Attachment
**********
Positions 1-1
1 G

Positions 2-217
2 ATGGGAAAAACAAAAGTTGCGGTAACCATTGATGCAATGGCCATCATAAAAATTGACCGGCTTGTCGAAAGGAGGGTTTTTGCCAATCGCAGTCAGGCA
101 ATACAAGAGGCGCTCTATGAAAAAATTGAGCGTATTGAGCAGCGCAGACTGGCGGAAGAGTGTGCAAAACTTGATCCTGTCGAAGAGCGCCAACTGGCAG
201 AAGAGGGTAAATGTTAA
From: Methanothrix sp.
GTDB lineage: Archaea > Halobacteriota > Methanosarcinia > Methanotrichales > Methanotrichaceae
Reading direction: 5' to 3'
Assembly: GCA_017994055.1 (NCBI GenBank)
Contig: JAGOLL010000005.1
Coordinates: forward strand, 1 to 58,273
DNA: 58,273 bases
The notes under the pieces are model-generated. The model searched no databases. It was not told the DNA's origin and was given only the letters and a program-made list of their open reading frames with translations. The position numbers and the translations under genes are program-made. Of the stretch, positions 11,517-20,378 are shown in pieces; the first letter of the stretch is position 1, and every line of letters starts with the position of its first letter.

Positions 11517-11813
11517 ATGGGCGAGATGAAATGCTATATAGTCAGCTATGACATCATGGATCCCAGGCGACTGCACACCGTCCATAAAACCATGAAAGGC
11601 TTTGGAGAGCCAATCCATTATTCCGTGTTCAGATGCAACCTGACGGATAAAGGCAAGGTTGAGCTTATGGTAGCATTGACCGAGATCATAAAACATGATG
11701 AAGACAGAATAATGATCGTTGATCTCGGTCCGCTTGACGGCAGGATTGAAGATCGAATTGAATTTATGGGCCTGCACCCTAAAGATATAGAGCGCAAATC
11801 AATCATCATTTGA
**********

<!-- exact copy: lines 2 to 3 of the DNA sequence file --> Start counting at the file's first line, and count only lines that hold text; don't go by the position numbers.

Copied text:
1 G

Positions 2-217